When the announcement came over the wires that Norwegian business software specialist Mamut was the buyer of the UK operations of MYOB, the name might have been unfamiliar to a few people in the channel.
Among those channel players which actively sell business management software
to SMEs, the number of those in the dark over the identity of Mamut would have been minimal because the UK team at the accounting software specialist had already spent a good couple of years spreading the message. Others in and beyond that part of the software industry, however, might have been tempted to file the Nordic vendor’s acquisition under the broad category of “quirky”.
But that would be a mistake, not only failing to give Mamut and its ambitions in the UK the respect they deserve, but also failing to understand the changing landscape of the small business software market.
A time of change
One of those in a good position to talk about changing times is Alan Moody, UK country manager at Mamut. Working for a company that focuses only on small businesses he is in a prime position to muse not just on the future direction and demands of customers, but also the characteristics that will be required of resellers that want to succeed.
Tackling the reseller issues first, Moody has been working hard to establish a reputation with the channel that puts the emphasis on value-add, because that is where both vendor and dealer can make the money and develop lasting customer relationships.
“We do not just work with the Joe Bloggs who pick up the phone and tell us they want to sell Mamut; we want to work with people who have credibility in the local business community,” he says.
Of course, that credibility is even more important in times like the present, with the credit crunch a major topic of conversation. But there has to be a point to a sales pitch aimed at persuading customers to adopt a different package of CRM, accounting and e-commerce tools.
“Who just wants to offer a similar product? There has to be added service, helping the business advance. It is not just about trying to get people to move from product A to product B,” Moody says.
“There is more of a focus [by customers] on asking if a product is needed and people will buy for business efficiency and to help rationalisation, rather than for growth. The rationale might have changed, but the benefits will be the same.”
Waning power of accountants
The other factor that is going to have a big impact on the channel is the decrease in power of the accountant. One of the traditional sets of influencers on the small business buyer, along with lawyers, were the accountants, but they are no longer the force they once were. “The influence of the accountant is sliding and that will continue. It has already been experienced in Norway,” he says.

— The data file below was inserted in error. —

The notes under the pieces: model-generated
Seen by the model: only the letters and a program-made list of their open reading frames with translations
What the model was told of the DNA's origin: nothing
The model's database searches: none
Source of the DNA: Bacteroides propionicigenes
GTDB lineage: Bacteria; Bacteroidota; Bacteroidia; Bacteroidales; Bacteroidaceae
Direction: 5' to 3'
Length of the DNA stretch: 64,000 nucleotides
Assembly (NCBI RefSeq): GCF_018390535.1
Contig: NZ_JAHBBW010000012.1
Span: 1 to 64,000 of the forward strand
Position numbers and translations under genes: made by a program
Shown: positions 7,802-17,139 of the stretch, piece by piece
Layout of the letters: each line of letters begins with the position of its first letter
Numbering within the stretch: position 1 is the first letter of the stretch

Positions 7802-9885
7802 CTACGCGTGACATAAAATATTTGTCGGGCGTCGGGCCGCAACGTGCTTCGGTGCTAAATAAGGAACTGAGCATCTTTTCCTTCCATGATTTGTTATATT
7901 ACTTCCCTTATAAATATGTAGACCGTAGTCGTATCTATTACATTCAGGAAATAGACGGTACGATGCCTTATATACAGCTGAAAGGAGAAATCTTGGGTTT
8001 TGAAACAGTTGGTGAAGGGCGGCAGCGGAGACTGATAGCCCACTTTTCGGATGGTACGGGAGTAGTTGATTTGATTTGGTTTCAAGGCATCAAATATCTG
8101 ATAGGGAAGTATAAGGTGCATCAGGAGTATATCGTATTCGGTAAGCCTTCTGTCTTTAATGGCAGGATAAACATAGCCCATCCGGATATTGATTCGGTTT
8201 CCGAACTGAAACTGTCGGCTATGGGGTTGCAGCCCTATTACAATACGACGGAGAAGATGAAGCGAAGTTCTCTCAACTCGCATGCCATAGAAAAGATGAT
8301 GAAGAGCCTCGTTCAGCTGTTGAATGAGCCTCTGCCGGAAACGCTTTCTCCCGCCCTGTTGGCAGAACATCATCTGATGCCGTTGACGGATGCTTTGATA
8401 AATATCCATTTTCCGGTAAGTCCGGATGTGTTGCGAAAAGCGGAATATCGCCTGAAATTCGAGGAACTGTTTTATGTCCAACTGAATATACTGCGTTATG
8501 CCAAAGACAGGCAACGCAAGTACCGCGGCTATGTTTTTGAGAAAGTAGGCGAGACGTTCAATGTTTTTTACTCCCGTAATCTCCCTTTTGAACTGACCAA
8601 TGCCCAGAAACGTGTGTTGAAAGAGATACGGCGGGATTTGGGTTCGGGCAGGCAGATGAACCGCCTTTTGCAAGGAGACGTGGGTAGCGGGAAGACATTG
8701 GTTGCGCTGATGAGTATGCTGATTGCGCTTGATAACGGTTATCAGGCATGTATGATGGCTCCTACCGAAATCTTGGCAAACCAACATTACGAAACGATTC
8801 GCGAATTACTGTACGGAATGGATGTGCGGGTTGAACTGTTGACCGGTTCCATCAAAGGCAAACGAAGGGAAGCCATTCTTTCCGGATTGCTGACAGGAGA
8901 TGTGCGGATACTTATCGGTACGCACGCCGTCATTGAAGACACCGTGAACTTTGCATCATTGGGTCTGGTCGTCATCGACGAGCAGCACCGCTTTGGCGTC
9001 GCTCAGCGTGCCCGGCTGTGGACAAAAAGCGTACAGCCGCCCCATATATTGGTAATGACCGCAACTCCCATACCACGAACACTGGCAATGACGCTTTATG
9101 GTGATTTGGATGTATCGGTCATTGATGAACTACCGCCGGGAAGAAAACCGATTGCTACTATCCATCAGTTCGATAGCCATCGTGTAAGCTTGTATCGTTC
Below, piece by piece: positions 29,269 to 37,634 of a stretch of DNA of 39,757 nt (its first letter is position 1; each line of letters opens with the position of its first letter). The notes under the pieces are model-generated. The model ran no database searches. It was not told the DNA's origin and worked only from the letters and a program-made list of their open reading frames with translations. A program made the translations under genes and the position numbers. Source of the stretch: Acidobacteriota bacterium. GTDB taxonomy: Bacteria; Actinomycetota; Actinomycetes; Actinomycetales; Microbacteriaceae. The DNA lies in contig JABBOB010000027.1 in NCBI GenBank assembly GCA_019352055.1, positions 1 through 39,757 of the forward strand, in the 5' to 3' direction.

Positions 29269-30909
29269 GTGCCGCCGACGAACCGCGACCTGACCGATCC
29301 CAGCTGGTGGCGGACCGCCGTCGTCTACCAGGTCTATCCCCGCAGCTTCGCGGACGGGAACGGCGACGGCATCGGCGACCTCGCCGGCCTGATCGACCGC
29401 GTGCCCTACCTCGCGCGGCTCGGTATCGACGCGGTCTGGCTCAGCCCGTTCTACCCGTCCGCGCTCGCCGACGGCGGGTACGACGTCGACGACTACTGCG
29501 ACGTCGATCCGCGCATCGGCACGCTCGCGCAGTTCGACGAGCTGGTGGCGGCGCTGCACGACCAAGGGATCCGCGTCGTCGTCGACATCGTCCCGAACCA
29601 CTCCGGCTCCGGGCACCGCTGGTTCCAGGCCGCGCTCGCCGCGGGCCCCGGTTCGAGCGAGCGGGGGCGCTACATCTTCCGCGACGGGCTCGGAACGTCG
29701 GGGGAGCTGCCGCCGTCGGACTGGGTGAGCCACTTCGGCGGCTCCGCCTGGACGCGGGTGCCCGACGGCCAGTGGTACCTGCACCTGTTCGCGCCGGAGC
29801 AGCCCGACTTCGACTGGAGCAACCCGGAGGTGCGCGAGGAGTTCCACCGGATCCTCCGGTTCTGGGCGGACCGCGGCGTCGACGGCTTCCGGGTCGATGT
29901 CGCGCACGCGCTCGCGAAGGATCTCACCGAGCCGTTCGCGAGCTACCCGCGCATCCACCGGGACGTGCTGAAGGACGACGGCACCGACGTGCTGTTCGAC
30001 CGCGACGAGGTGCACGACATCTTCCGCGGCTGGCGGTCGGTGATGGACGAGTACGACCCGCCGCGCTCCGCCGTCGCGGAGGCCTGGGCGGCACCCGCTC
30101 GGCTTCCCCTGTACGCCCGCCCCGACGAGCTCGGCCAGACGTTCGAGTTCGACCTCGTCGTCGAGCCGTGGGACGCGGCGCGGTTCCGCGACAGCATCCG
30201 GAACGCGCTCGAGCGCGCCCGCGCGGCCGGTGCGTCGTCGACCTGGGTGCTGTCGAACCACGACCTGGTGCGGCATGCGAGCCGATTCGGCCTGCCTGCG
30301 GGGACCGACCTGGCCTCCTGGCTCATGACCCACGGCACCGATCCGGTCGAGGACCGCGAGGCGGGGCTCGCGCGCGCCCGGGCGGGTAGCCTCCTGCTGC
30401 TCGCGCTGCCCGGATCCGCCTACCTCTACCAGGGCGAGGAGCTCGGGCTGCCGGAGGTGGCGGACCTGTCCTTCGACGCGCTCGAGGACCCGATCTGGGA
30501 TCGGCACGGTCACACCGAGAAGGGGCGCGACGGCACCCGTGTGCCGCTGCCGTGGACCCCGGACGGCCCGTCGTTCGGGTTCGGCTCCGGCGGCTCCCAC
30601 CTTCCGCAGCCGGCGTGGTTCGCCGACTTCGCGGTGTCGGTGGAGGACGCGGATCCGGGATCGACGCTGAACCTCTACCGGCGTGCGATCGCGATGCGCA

That is partly because of the reduction in staffing levels, but also because the information that was once the domain of just a select few in a specialist department is now in wider circulation and, as a result of technology, more dynamically used.
Those rival companies that built their market share strategies on primarily converting the accountancy trade could find things harder in the future. “There is complete evolution of the accounting profession and it will change over the next three to four years,” Moody says.
Charting a course through those changes and growing market share is the challenge Moody faces. As things stand, the UK arm of Mamut is offering around a third of the revenues going into the Norwegian headquarters, but the expectation is that the significant opportunities the British market offers will change that situation.
“We should be looking at being number one in terms of revenues in the next two to three years,” Moody says.
Drivers for growth
One of the drivers for growth will not just be taking share from rivals but, via the channel, breaking through to the large numbers of small businesses that still find dealing with the financial side of their operation a struggle, having failed to take advantage of the technology available.
Moody is convinced that along with providing products that are designed to make processes such as accounting and customer relationship management simple and easy to manage, there is also work it can carry out to get its brand known among the small business market.
“We have to continue to better understand the small business community because it is our lifeline,” he says.
Moody adds that Mamut, which was viewed with a cynical eye by some resellers when it entered the UK market, is here for the long term and is not going to make the mistakes of some other foreign entrants that crashed and burned having set out to change the world.
“We have seen some people that have tried to do things too quickly and gone out of business and make mistakes, but we are taking the long-term view,” he says.